And for crying out loud, why didn’t Peter fly away by himself instead of letting his brother commit suicide? (Possibly. I guess Pete and Nate could show up good as new this season, which will of course completely invalidate the sacrifice.)

    With this show you end up with lots of plot holes that you can usually explain away if you try hard enough, but the writers don’t bother to come up with explanations themselves. It’s very sloppy.

  • ibroketuesday

    I could have sworn the FutureHiro Peter talks to in the present mentions that he’d been back in the present warning Peter to Save The Cheerleader.

    I’m not sure I understand. Future Hiro was there to warn Peter to save the cheerleader, yes.

    Shouldn’t FutureHiro have noticed he’s not in his own timeline when he returned home?

    He did notice. He’s the Hiro Present Hiro and Ando met in Five Years Gone. He remembers a world where Sylar and exploded and Claire is dead, which looks a lot like the reality (Timeline 2) he’s found himself in, but isn’t. He did figure out that it had changed, even though he didn’t know the specifics of how, when he got confirmation from Future Bennet that Claire was still alive.

    But more importantly, if Claire’s alive in Timeline 2, why didn’t Nathan swoop in and save the day in this timeline? What changed?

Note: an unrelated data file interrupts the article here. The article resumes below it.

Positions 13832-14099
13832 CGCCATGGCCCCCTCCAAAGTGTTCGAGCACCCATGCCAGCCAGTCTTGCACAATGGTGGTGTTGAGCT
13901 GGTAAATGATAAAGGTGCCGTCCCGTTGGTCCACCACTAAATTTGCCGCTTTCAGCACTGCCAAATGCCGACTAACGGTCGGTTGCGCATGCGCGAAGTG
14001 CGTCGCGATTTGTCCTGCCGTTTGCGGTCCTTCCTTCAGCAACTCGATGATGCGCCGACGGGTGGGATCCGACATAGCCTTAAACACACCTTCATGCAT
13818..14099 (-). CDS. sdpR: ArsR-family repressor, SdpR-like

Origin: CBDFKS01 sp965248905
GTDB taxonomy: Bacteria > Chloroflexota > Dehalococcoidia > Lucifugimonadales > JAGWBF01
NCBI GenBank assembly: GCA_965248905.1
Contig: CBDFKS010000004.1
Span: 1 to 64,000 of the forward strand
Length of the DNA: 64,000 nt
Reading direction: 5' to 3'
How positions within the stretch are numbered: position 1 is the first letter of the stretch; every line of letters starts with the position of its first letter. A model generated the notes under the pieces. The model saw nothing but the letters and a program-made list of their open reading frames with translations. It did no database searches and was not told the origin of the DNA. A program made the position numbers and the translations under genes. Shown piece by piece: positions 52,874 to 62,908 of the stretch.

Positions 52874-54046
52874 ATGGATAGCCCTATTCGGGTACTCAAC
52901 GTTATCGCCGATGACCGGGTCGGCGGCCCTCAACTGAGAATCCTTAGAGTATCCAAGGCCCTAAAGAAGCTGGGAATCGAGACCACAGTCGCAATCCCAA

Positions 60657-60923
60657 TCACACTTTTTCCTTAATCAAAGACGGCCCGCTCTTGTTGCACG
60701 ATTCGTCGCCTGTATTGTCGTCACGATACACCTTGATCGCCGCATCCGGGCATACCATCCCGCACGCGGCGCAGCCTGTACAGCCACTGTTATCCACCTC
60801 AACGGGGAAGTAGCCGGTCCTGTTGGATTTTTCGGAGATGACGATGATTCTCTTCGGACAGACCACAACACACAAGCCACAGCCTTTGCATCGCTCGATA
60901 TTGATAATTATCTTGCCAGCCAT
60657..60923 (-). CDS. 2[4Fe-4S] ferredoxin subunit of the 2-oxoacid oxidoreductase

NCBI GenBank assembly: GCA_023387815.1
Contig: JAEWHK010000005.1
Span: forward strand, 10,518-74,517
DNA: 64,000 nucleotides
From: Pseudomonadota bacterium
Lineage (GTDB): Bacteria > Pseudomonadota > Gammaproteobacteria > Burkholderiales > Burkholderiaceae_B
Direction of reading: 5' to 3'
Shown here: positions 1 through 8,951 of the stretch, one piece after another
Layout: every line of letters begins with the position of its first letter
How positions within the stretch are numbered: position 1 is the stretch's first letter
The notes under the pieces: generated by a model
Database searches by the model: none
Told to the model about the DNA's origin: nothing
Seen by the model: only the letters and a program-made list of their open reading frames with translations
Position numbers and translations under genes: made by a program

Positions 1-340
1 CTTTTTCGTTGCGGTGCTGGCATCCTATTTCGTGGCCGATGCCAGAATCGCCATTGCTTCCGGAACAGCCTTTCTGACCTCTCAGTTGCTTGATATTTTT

Hiro changed it. He went back into the past and told Nathan that he’d seen a bad future. At that point, Nathan believed that letting the bomb go off would lead to a better future, so that encounter was pretty crucial.

    And for crying out loud, why didn’t Peter fly away by himself instead of letting his brother commit suicide?

    Peter was too focused on not exploding to fly. He actually said “I can’t do anything.”

    With this show you end up with lots of plot holes that you can usually explain away if you try hard enough, but the writers don’t bother to come up with explanations themselves. It’s very sloppy.

    On the contrary, I believe the writers have been pretty good with keeping a consistent and logical storyline (I personally disagree with their theories of how time travel works, but whatever, it works internally, with the exception of the saving Charlie time travel bit). All the facts you need are there in the show, in the dialogue – you don’t even have to rewatch, just read the transcripts. Maybe the writers could have made it a little clearer, because you do have to look closely to realize that what at first appears to be a plothole actually makes perfect sense, but then, I don’t think it’s a bad thing to be forced to think about what you’re watching.

  • http://www.freewebs.com/jurgan6 Jurgan